Khaki-elections: South Africa 1915

These days it seems that elections are never ending. With the speed that news travels in this ever shrinking world, we get to hear of elections in more countries than we probably would have at the turn of the previous century. If we are not voting in national elections or for international elections such as representatives in Europe, then there are local elections or elections for representatives in student and trade unions etc…

During World War 1, however, most countries deferred any elections to after the war and these became known as khaki-elections as many of  the voters were still in uniform. Invariably the party which was in power and which had seen the country through to a successful conclusion of the war was returned to power.

South Africa broke the trend (as did Canada in 1917). And, despite requests by Britain for the Union to delay the 1915 election to the end of the war, Prime Minister Louis Botha refused. Had the country not erupted in rebellion in 1914, he may have deferred the election, but with his country clearly divided over involvement in the war, he felt it imperative to obtain its approval before taking on any other commitments.

The election was held in October 1915 after the German South West Africa campaign had been completed. Technically, the election put on hold South Africans going to serve in other theatres, mainly East Africa. However, in reality, plans and arrangements were started in April 1915 with men being asked to sign up for possible future action and where a general or officer signed up for service in Europe who was wanted in East Africa, a quiet word was passed to them to hold back for a bit as something more appealing would be coming along.

The management of the country at this time is evidence of the incredible relationship between Louis Botha and his deputy, Jan Smuts. Whilst Botha kept his focus on the people and their wishes, Smuts  was working behind the scenes to prepare the country for its next challenges on the battle fronts (Europe and East Africa). One wonders what would have happened had Botha lost the election. This is not a far-fetched, what-if, type question. There was a clear chance that he may have lost the election and Governor General Buxton records that he did some careful calculations to try and predict an outcome which was too close for his comfort. Articles appeared in the press, calling for SA (Botha’s party) and Unionist (pro-Empire) Party members to remain in South Africa to vote and keep the Nationalists out rather than leave to enlist in British contingents. If they did so, although Britain might defeat Germany, they would lose the home front struggle.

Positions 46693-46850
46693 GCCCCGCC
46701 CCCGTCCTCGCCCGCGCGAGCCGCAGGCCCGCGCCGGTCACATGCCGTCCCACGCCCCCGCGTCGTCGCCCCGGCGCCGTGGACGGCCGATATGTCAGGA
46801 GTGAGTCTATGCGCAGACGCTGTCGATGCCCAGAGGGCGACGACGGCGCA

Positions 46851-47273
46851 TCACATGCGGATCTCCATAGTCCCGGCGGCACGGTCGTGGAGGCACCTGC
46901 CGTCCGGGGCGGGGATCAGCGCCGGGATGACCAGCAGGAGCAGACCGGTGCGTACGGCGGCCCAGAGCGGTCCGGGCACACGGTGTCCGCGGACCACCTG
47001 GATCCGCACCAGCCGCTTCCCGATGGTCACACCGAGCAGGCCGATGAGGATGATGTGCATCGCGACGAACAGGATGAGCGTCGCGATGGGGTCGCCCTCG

The outcome was, that Botha was returned but with a smaller majority than he had before. He was quite concerned and wanted to resign believing he couldn’t really carry on. However, Buxton and others persuaded him otherwise and the following year, once Smuts was commanding over 10,000 South Africans in East Africa – all officially approved in November 1915 – Botha was able to take three months out to join his friend and visit the troops. In fact, Smuts’ being able to take command was also due to the way the country settled down after the election. When a commander was being sought for East Africa in August/September, Smuts felt he couldn’t go as Botha would need him to help manage the Union and General Horace Smith-Dorrien was appointed. However, Smith-Dorrien fell ill en route to South Africa and this provided an opportunity for Smuts to become commander. The other person who was keen to command the East African theatre was Winston Churchill – he clearly wasn’t considered a serious contender as I haven’t yet found documentation setting out why he wasn’t selected.

Clearly in this instance, a war-time election, although fraught with its own pressures, brought some political stability to the country and enabled it to continue supporting the Empire’s war effort.

Note: in this election as with all other elections in South Africa prior to 1994, only whites voted. Cape Coloureds were entitled to vote in the Cape if they met certain requirements prior to 1951.


One thought on “Khaki-elections: South Africa 1915

  1. Pingback: Misconception 3 of World War 1 in Africa: South West Africa | Anne Samson - Historian

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